“He who saves one soul, it is as though he saved an entire world.” – The Talmud
Every Israeli knows the name Gilad Shalit. He has been mentioned at every graduation, every concert, and every public gathering since June 2006. His image and name are emblazoned on T-shirts, walls, posters, and monuments. His story has moved a nation.
On June 25, 2006, Hamas militants abducted Gilad during a cross-border raid. He was 19 years old at the time. Gilad has since been held captive somewhere in the Gaza Strip, denied all human rights due to captured soldiers, including visits from the Red Cross and communication with family members.
More than five years after Gilad’s abduction, an agreement has been reached between the Israeli government and Hamas for his release. The deal holds that 1,027 Palestinian prisoners will be released in phases in exchange for Gilad’s liberation. Among the prisoners being released are 280 who were serving life sentences, many as a result of their roles in terrorist attacks. Still other prisoners set to be released are amongst the founders of Hamas’s military wing.
From my understanding, the majority of the Israeli and Jewish population, in Israel and abroad, support the deal. Many would have supported any deal that would have returned Gilad home. Others, notably those whose families have been torn apart by the Palestinian terrorists set to be released, oppose the agreement.
The arguments supporting the agreement are numerous and complex, stemming from a mentality inherent to Israelis. Over the course of the five and a half years of Gilad’s imprisonment, the young soldier has become a national icon. He is not just son to his parents and brother to his siblings, but he is part of every Israeli family. In a country where all Jewish youths are enlisted in the army at age 18 (barring those who opt out for various health or religious reasons), he is perceived by every mother and father as a son, by every boy and girl as a brother, and by every youth as a fellow soldier protecting his homeland. There isn’t an Israeli soul who doesn’t want Gilad Shalit to return home.
Yet while everyone wants Gilad to be freed, there are those who believe his homecoming shouldn’t come at such a great price. Some of the arguments against the agreement include:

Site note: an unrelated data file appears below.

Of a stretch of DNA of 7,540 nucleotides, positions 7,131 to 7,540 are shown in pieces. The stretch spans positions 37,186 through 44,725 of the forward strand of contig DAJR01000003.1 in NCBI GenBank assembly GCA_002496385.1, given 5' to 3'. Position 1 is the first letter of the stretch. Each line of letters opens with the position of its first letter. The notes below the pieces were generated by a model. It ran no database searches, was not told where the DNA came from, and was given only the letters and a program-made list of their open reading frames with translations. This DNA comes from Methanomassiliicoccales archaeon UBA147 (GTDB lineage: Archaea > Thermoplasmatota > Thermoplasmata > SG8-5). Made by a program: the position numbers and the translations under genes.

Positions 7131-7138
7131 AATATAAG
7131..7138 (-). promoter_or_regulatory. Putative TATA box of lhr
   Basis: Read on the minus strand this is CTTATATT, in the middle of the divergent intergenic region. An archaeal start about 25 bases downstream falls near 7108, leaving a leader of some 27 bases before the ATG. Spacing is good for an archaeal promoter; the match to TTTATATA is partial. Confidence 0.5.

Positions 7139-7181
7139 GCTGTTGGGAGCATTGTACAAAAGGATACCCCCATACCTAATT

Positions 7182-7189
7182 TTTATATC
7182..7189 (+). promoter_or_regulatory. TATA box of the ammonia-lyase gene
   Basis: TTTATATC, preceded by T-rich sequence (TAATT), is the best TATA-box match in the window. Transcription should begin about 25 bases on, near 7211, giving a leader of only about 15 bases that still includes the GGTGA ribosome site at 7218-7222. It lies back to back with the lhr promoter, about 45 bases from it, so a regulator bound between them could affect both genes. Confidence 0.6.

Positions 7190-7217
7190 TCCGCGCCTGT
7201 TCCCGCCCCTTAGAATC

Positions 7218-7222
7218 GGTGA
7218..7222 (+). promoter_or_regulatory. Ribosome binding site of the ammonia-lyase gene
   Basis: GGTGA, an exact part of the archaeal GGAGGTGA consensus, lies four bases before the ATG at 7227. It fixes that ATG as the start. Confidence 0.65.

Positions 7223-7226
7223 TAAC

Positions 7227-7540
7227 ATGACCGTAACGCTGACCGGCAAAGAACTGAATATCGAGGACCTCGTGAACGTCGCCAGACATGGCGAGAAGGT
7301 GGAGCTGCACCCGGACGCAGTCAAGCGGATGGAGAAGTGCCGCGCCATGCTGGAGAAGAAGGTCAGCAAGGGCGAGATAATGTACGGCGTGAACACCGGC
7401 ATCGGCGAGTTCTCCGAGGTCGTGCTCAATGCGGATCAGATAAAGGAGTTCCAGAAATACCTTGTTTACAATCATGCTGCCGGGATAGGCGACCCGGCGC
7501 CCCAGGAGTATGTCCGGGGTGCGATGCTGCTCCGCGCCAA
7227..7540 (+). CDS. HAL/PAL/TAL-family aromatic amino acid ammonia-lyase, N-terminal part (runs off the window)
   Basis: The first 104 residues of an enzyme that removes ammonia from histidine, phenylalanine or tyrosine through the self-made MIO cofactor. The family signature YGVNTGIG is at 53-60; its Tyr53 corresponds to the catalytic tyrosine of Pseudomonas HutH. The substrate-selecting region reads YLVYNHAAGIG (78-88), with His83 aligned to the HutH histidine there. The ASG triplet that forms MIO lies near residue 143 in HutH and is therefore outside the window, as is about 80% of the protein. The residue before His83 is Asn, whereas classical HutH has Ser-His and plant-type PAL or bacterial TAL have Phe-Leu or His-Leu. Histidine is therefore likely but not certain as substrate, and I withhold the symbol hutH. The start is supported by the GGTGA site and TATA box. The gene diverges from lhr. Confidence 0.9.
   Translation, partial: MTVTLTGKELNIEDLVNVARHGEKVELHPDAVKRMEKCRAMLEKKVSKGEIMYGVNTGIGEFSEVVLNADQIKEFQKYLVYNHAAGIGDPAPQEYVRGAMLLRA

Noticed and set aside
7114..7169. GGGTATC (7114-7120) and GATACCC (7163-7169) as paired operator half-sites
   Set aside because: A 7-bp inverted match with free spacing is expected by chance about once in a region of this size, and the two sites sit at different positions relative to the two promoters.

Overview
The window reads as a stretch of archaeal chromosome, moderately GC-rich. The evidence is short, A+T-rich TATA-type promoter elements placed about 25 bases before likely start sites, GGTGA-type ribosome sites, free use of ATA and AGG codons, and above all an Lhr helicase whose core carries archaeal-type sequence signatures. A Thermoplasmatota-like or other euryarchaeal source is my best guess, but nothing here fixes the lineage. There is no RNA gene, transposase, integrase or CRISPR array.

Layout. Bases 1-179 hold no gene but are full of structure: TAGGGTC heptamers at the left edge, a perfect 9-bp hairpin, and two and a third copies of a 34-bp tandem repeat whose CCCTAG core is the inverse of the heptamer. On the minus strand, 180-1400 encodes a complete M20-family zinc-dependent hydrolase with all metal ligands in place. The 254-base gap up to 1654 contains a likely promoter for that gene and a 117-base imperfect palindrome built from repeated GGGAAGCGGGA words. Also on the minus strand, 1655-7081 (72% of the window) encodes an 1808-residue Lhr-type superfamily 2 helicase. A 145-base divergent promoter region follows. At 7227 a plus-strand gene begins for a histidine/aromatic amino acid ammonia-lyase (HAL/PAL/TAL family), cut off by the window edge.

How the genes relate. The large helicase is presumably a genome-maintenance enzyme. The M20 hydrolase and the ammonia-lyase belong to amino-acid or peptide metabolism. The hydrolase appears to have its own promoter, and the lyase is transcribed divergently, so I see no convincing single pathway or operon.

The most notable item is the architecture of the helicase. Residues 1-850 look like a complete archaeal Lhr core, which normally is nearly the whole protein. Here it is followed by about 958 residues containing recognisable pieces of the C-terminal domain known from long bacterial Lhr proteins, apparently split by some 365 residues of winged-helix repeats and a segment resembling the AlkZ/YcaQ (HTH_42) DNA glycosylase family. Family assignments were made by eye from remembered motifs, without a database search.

- Israel should not negotiate with terrorists.
- Israel should not release incarcerated Palestinian killers.
- The release of known terrorists is a security risk. Statistics show that 60% of released prisoners return to terrorist activity.
- Such negotiations set a precedent that provides terrorists with a greater incentive to capture additional Israeli soldiers in the interest of obtaining the release of Palestinian prisoners.
I am sure there are many more, but these seem to be the most cited reasons.
In discussing the issue of whether the return of a captive soldier is worth the release of hundreds of cold-blooded, murderous terrorists, a particular statement in favor of the exchange stood out at me.
The imprisonment of Palestinian terrorists will not bring back the dead. But their release can bring back the living.
It is partly the high price Israel is paying in exchange for Gilad’s release that has affirmed for many the fact that he is alive. Historically, Israel has exchanged prisoners for bodies of killed soldiers. In January of 2004, an agreement between the Israeli government and Hezbollah entailed the return of the bodies of three Israeli soldiers, captured during an attack in October 2000, in exchange for the release of approximately 500 Palestinian, Lebanese, and Arab prisoners. After the Second Lebanon War, Israel and Hezbollah agreed that Israel would return 5 Lebanese militants and the bodies of 199 Lebanese and Palestinian militants in exchange for the bodies of two Israeli soldiers.
Unfortunately, as Gilad’s grandfather pointed out, no one knows what Gilad is being returned to Israel. The Gilad once known by family and friends may no longer exist after over five years of imprisonment.
From my perspective, the most problematic element of the exchange is the precedent it will set. Terrorists have a clear incentive to kidnap Israeli soldiers. One terrorist has already said that they must kidnap another five Israeli soldiers to free the remaining five thousand imprisoned terrorists. Unfortunately but thankfully, they have reason to keep Israeli soldiers alive as well, in the interest of having a stronger bargaining chip. The ends to which Israel would go to bring home a soldier, whether alive or dead, are unparalleled. All we can do at this critical moment is hope the exchange proceeds smoothly and that no additional soldiers or families must endure what Gilad Shalit and his relatives suffered.
Note: “Gilad” means “eternal joy,” “monument,” and “hill of testimony.”